Personal Reflections on Charlottesville

This post was written for Small Stones. -E

Resist! Protesting the Ku Klux Klan. Credit: Ézé Amos

In another part of my life, I run a newsletter of social justice events. There’s a joint Jewish-Muslim event coming up, and yesterday I received an email that began,

“The Palo Alto Police Department recommends not putting it on social media, so we are refraining from that.”

My first reaction was, “Let’s advertise it! Bring on the white supremacists! Let them show their faces.” I’m not going to do that, but part of me wants to.

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Election 2016 and My Grandmother

 Eva Kaye-Zwiebel is a co-founder of Small Stones. In June she attended a Voice of Witness oral history workshop, where she talked about the 2016 presidential election against the background of her grandmother’s life. She told this story in an interview, which we’ve edited to create a first person narrative. This post originally appeared on Small Stones on July 14, 2017.

Eva on Nov. 8, 2016 after casting her vote.

My brother was at my house on Election Day, November 8, 2016, when a giant box arrived from my cousin Nancy. I looked at it and thought, “What the heck is this?” As we were opening it, I remembered Nancy had told me she had the steamer trunk Manna used to move from Germany to the United States. I’d said Nancy could send it to me.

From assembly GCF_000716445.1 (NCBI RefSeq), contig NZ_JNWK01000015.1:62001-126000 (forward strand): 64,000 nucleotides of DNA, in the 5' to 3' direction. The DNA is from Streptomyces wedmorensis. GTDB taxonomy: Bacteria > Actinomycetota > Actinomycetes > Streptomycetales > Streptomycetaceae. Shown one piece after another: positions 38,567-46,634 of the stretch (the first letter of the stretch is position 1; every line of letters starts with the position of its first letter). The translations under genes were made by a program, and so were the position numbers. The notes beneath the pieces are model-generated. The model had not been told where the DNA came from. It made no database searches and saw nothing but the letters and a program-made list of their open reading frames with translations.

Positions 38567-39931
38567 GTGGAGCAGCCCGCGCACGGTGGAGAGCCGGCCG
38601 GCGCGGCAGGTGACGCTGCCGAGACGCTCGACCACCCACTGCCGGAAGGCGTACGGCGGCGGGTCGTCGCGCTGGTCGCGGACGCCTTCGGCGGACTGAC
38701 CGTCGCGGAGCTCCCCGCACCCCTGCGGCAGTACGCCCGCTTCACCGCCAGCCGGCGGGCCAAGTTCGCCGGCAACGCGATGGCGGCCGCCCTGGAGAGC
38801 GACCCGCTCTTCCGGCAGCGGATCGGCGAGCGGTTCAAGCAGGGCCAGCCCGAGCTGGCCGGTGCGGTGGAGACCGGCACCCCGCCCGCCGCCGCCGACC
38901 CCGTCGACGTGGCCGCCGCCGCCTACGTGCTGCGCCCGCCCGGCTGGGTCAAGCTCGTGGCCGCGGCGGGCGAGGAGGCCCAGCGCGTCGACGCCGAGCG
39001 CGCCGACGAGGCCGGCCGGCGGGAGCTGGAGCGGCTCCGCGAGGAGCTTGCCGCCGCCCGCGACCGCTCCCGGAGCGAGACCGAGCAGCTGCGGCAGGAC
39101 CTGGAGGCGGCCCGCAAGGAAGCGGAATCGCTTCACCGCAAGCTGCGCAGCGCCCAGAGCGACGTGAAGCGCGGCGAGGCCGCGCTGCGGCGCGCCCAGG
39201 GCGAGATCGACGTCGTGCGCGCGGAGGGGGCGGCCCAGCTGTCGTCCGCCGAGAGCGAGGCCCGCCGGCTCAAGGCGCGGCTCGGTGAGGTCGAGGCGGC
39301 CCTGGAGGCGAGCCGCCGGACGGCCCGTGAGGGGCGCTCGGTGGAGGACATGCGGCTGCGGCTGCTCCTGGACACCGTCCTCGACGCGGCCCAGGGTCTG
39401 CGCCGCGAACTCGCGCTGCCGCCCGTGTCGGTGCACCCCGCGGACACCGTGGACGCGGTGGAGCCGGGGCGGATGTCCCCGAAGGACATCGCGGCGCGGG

Manna was my grandmother. Her name was Marianne, German for Mary Ann. When she was little she called herself ‘Manna’ because she couldn’t pronounce her own name, and that became the family variation on grandma.

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Acknowledging History

Original image at
Bald cypress trees along the Bayou Coquille Trail at the Barataria Preserve. Credit: National Park Service.

On Friday, May 19, Mayor Mitch Landrieu of New Orleans gave a speech marking the removal of Confederate leaders’ statues from prominent city sites. His words strike me as the sort of thoughtful, nuanced words of persuasion that the United States needs. I’m not a Southerner, but I hope I could ‘take in’ analogous words on the issues where I have blind spots. 

The text of Mayor Landrieu’s speech, below, is from the Times-Picayune newspaper’s website.

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Political Science and Politics

Michael Ignatieff is a political science professor and a Canadian politician.

This editorial in the New York times is a meditation on the differences between theory and practice, on how to make political decision, and all-around thought-provoking. I highly recommend it.

I would also add how unusual it is for an academic to cross the divide to become an elected official.